Want to know more? Read Understanding Stock Splits.

RELATED TERMS
  1. Reverse Stock Split

    A corporate action in which a company reduces the total number ...
  2. Split Adjusted

    A modification made to a security's price that takes into consideration ...
  3. Reverse/Forward Stock Split

    A stock split strategy that includes the use of a reverse stock ...
  4. Outstanding Shares

    A company's stock currently held by all its shareholders, including ...
  5. Push Out

    One of two ways to effect a stock split. In a push out, new share ...
  6. Split-Up

    A corporate action in which a single company splits into two ...
Related Articles
  1. Investing

    Berkshire's Stock Splits: Good Buy Or Goodbye?

    Warren Buffett's Berkshire Hathaway recently split its stock. Is this a sign to buy?
  2. Investing

    Stock Splits: A Closer Look At Its Effects

    Most trades, including short sales and options, aren't materially affected by a stock split. Still, it's important for shareholders to understand how these events impact various aspects of investing. ...
  3. Investing

    What Are Corporate Actions?

    Be a savvy investor - learn how corporate actions affect you as a shareholder.
  4. Investing

    If You Had Invested Right After Amazon's IPO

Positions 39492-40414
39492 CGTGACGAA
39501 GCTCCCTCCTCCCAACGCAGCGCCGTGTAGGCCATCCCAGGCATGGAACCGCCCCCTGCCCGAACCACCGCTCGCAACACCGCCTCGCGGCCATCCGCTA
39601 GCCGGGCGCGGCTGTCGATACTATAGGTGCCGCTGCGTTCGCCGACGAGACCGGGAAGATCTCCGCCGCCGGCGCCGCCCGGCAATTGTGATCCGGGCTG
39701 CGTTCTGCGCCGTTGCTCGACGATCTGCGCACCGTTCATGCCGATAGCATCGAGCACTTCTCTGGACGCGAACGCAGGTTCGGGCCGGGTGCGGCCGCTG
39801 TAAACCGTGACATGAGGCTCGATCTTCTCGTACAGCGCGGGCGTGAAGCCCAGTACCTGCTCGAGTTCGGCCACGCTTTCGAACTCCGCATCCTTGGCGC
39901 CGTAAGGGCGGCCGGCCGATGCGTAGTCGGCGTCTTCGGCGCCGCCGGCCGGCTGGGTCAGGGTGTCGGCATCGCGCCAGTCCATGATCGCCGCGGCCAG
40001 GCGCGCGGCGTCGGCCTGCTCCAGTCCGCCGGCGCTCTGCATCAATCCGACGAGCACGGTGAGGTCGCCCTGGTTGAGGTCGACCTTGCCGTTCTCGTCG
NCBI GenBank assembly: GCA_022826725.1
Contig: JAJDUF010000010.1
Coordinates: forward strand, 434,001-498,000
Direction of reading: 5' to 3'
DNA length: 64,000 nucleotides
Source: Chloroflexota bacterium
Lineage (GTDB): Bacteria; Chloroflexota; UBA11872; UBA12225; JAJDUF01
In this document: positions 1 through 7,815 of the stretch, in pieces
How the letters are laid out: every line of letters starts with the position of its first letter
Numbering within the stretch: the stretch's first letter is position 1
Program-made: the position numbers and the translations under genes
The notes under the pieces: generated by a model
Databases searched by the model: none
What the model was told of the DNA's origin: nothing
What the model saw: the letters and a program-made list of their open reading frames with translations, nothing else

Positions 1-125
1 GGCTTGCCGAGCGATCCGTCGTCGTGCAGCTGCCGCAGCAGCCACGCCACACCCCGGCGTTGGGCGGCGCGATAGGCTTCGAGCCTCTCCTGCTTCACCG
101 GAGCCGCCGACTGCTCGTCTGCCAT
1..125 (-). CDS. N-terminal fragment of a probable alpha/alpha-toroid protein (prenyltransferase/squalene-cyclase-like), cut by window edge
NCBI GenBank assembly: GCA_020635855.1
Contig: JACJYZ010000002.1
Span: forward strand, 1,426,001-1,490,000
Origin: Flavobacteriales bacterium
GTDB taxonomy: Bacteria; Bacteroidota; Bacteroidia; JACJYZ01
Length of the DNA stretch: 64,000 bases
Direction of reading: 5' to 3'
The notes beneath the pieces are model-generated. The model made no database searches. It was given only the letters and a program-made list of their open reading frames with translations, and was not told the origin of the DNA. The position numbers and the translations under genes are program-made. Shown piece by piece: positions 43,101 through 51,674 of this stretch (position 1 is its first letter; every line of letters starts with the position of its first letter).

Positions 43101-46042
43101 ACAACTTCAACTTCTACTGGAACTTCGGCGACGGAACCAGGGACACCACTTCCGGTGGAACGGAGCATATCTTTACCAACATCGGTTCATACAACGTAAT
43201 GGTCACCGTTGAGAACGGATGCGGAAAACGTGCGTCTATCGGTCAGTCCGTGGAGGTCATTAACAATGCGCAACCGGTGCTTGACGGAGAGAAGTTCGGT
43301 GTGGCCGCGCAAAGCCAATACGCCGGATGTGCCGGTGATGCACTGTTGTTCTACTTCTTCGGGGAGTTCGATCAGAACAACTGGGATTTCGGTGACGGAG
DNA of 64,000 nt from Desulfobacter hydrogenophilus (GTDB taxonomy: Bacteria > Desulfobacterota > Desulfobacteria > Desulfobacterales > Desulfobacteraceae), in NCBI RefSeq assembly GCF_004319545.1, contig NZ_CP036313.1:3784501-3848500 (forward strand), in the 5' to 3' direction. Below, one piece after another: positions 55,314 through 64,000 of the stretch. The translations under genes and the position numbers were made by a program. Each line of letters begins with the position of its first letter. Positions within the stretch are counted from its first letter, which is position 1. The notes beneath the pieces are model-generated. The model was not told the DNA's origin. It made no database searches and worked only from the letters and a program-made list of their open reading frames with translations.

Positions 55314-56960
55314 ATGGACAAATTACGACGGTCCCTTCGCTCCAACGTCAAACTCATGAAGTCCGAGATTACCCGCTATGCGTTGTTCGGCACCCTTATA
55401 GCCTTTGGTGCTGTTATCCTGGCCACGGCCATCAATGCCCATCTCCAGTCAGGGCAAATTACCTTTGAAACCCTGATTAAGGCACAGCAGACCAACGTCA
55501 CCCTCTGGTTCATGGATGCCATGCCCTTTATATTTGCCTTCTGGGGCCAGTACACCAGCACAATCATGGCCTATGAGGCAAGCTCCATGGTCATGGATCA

Find out how much you would have made if you had invested $1,000 during Amazon's IPO, including how the power of the stock split affects investment growth.
  5. Markets

    Do Stock Splits Cause Volatility?

    Since stock splits decrease the stock price, do they also increase volatility because shares are traded in smaller increments? Investopedia examines assumptions about this increasingly common ...
  6. Markets

    Understanding Stock Splits

    Find out how stock splits work and how they affect investors.
  7. Investing

    The Highest Priced Stocks In America

    These stocks don't come without a hefty price tag. But are they worth it?
  8. Investing

    The New ETF That's Profiting From Stock Splits

    Stock splits are typically seen as bullish events, even though they don't change the value of your investment. They simply increase the number of shares outstanding and reduce the price per share ...
  9. Managing Wealth

    If You Had Invested in Walmart Right After Its IPO (WMT)

    Discover the value of your shares in 2015 if you had purchased 100 shares of Wal-Mart Stores, Inc. at its initial public offering (IPO) price.